Extracting a Stuck Vehicle

How to Calculate Minimum Winching Effort & Minimum Working Load Limit

extracting a stuck vehicle calculation formula

When extracting a stuck vehicle, many factors can affect the actual pulling force needed, as well as selecting recovery equipment with high enough load ratings.

During a recent Iowa Corn Growers Event hosted at US Cargo Control headquarters, Tim Sanders, a Trucking and Transporation expert, and USCC business development specialist, gave an informative overview of what goes into effectively extracting a vehicle that’s stuck in the mud, sand, gravel, snow, etc.

When work needs to get done, it may seem tempting to just grab a strap or chain and pull until something happens. However, if you take a few minutes to do some simple calculations, you’ll likely save time in the long run and more importantly, help ensure the safety of those around the extraction scene.

The formula for calculating the required minimum recovery capacity

Total vehicle weight (W), additional rolling resistance (ARR), and additional gradient resistance (AGR). Once you have these calculations, you can quickly determine the recovery equipment strength you will need:

  1. What does the stuck vehicle weight, including all cargo, attachments, trailers, etc.?

    This is the “W” part of the formula.
  2. What factors will add to the pulling effort and safe working load limits required to pull the total weight of the vehicle?

    When we say “additional factors” we’re mainly talking about two things: additional rolling resistance (ARR) and additional gradient resistance (AGR)

Minimum Capacity Required = W + ARR + AGR

tim sander USCC sales and trucking gear expert
USCC Business Development Specialist, Tim Sanders, shares how to determine the minimum recovery equipment capacity required for extracting a vehicle to a crowd of Iowa Corn Grower Members

Calculating additional rolling resistance

Additional rolling resistance (ARR) is essentially the surface in which the vehicle is stuck or will need to get over in order to become free. Different surface types have different multipliers that, when multiplied by the total vehicle weight, give you the “ARR.”

Keep in mind that these calculations assume the wheels are level with each other.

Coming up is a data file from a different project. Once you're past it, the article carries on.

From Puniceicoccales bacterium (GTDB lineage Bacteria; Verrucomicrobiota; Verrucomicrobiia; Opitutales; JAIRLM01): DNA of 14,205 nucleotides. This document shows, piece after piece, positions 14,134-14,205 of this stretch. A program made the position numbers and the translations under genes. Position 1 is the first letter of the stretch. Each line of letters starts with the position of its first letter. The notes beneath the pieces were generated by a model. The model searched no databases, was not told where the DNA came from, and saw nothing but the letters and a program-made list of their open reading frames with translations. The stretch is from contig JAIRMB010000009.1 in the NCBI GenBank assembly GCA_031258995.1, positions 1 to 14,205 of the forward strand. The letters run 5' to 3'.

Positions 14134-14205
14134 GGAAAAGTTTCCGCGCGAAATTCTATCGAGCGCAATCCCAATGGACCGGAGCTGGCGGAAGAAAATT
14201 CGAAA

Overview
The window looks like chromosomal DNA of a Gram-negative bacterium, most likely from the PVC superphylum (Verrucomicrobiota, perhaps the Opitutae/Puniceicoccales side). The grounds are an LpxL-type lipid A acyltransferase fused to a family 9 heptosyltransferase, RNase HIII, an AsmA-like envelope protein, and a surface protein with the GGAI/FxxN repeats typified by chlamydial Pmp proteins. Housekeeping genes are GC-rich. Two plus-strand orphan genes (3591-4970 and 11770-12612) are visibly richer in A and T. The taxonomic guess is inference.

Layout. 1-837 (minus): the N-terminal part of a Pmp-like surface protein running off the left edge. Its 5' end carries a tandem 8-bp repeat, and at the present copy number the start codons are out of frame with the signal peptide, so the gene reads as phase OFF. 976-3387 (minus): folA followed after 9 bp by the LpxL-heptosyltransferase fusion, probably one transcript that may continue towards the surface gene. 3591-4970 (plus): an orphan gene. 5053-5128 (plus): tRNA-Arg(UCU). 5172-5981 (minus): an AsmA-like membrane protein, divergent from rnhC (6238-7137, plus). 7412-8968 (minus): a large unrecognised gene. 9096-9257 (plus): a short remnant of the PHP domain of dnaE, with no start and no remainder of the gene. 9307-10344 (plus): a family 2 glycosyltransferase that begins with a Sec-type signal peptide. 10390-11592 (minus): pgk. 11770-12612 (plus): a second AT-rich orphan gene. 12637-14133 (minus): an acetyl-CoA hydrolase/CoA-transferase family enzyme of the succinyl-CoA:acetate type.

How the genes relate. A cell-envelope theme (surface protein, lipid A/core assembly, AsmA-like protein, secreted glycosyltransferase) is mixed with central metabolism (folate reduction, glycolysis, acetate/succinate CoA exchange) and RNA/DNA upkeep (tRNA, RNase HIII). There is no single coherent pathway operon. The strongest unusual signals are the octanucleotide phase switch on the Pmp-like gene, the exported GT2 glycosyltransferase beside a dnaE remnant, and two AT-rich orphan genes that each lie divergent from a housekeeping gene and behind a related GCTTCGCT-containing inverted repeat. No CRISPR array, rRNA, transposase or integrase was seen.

how to calculate additional rolling resistance by surface type
This chart shows the multipliers for different surface types. Multiply the total weight of the stuck vehicle by the appropriate multiplier to get total “ARR.”

Calculating gradient resistance

Gradient resistance (AGR) is simply the degree of slope that the extraction may take place on. The greater the slope, the higher the multiplier. Again, you will take the total weight of the stuck vehicle and multiply by the appropriate multiplier.

chart for calculating gradient resistance when extracting a stuck vehicle
This chart shows the multipliers for different degrees of slope. Multiply the total weight of the stuck vehicle by the appropriate multiplier to get total “AGR.”

Example Calculation

Let’s say the total weight of the stuck vehicle is 42,000 lbs., and it’s stuck in the snow with a 15-degree slope. Can you figure out the minimum capacity required? Remember the formula is:

Minimum Capacity Required = W + ARR + AGR

See below for the answer.

example calculation of minimum capacity required
Assuming all the factors on the left side of this chart, here is how to calculate the minimum capacity required for extracting a vehicle

Selecting the right recovery straps

Make sure the working load limit of the recovery equipment is greater than the minimum capacity required. Additional resistance could be encountered when the stuck vehicle is deeply submerged, or there is damage to the vehicle that prevents it from moving. When in doubt contact a vehicle recovery expert.

More Vehicle Recovery Resources

If you’re needing to pull an automobile out of snow that’s close to a public roadway, there are specific steps to take to ensure safety beyond just recovery capacity. Click the link above to learn what they are.

We also have resources that cover the common questions our team gets like how to choose a recovery strap and auto-recovery straps vs. tow straps.

If you have further questions on recovery straps and safe vehicle extraction, give Tim or anyone on our team a call at 800-969-6543.

NOTE: This article contains important safety information about the use of synthetic web slings. However, it does not contain all the information you need to know about handling, lifting, and manipulating materials and loads safely. Sling use is only one part of a lifting system and it is your responsibility to consider all risk factors prior to using any rigging device or product. Failure to do this may result in severe injury or death due to sling failure and/or loss of load

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